Recently there’s been some discussion about the possibility of Zendesk removing Markdown support. I wanted to add some further clarity, explaining why we’re thinking of doing that and how we would go about it. Then, I’d like to have a calm, constructive discussion with you all on that topic.
This post is going to be very in-depth, so buckle in for a long ride.
First, some background into what brought us to this point.
About “Content Creation” in Zendesk
As we have expanded our product, *content creation* has become a big part of what you (especially if you’re an agent) do within Zendesk. This is a non-exhaustive list of where we consider content creation to exist:
- Ticket comments (both inbound and outbound)
- Macro comment actions
- Notification bodies (Triggers, Welcome, Password Reset, etc)
- Knowledge base articles and comments
- Community posts and comments
That might seem like a small list, but all these items generate tons of content collectively.
When reading back that list, an experienced Zendesk user will be able to tell you that each have their own rather unique ways of creating that content. It will be some sort of inconsistent mix of nothing, Markdown and/or HTML. Where possible, we believe inconsistency across anywhere you create content makes Zendesk difficult to use and learn.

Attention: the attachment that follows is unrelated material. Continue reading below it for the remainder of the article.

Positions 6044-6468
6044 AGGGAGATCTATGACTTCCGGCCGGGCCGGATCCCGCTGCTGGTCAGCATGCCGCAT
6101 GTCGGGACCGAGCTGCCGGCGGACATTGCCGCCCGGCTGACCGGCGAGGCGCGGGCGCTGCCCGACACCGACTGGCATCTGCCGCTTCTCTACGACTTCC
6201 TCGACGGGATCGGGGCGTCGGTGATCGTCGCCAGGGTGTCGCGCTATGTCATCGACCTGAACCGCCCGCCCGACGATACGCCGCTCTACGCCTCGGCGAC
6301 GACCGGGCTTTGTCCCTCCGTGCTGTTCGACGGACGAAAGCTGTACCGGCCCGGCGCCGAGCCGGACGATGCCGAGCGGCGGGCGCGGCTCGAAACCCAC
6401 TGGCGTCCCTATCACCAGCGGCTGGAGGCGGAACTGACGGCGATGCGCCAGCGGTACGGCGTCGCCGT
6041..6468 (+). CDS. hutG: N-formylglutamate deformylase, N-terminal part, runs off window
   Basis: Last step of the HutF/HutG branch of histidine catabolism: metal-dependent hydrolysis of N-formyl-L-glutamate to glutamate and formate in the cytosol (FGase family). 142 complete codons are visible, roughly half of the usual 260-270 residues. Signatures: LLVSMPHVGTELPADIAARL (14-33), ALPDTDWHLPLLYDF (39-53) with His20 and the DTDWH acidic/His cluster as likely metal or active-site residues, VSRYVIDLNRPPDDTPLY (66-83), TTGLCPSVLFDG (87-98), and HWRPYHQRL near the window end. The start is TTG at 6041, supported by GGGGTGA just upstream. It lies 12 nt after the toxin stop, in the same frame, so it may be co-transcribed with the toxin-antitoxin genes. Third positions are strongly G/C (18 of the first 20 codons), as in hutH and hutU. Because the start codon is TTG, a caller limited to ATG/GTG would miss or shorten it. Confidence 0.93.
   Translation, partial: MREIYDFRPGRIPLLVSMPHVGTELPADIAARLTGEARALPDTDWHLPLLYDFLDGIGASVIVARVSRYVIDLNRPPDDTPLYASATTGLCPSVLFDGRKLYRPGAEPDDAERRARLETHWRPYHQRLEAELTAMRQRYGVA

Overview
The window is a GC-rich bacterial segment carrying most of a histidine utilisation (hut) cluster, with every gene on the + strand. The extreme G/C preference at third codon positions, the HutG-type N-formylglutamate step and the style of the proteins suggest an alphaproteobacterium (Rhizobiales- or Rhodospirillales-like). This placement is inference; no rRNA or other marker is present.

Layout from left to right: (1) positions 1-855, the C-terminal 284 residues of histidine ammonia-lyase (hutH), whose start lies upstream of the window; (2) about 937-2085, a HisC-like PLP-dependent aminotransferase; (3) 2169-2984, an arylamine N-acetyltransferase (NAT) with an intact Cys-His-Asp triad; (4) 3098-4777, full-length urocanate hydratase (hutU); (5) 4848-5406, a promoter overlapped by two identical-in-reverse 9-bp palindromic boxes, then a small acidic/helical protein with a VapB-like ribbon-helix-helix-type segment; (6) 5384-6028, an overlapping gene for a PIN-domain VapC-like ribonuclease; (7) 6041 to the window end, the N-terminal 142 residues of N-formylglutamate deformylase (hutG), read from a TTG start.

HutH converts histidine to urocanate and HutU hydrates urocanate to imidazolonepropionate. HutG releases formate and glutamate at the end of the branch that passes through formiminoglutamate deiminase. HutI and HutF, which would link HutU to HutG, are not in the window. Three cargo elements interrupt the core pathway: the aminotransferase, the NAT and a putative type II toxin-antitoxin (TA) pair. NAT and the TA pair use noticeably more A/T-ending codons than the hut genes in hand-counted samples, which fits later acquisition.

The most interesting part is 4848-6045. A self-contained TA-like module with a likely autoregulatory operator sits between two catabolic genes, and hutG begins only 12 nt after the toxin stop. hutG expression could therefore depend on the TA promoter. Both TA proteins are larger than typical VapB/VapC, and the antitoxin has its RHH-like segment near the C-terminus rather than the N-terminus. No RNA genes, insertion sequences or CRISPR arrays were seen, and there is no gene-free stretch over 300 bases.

About “Compose” in Zendesk
Only a couple of years ago we began observing and researching agents working in Zendesk far more closely. Previously we were focusing mostly on support managers and upper-management.
As a result of doing this, we formed a team of product managers, engineers and designers to look after what we now call the “Agent Experience”. That is anything that an agent does as part of their day-to-day job within Zendesk. Our aim is to make it as effortless as possible for agents to get their job done.
We began by focusing on collaboration which saw improvements made to agent collision and ticket real time updates. Then we moved our attention to “Compose”, which looks at what it takes for an agent to craft a response to a customer and move on in their workflow.
Compose actually includes much more than the editor, it includes all the interactions taken by an agent when making a response. Macros, KB lookup, parts of the comment stream, etc are all part of compose.
Putting Content Creation, Agent Experience and Compose together
Over the past year we have been watching agents do their jobs (it’s as creepy as it sounds) and generally talking to a whole lot of them.
The resounding feedback we get is that creating content in Zendesk *is* a lot of effort. While most of our research went into Compose within the ticketing system, that research also included Help Center.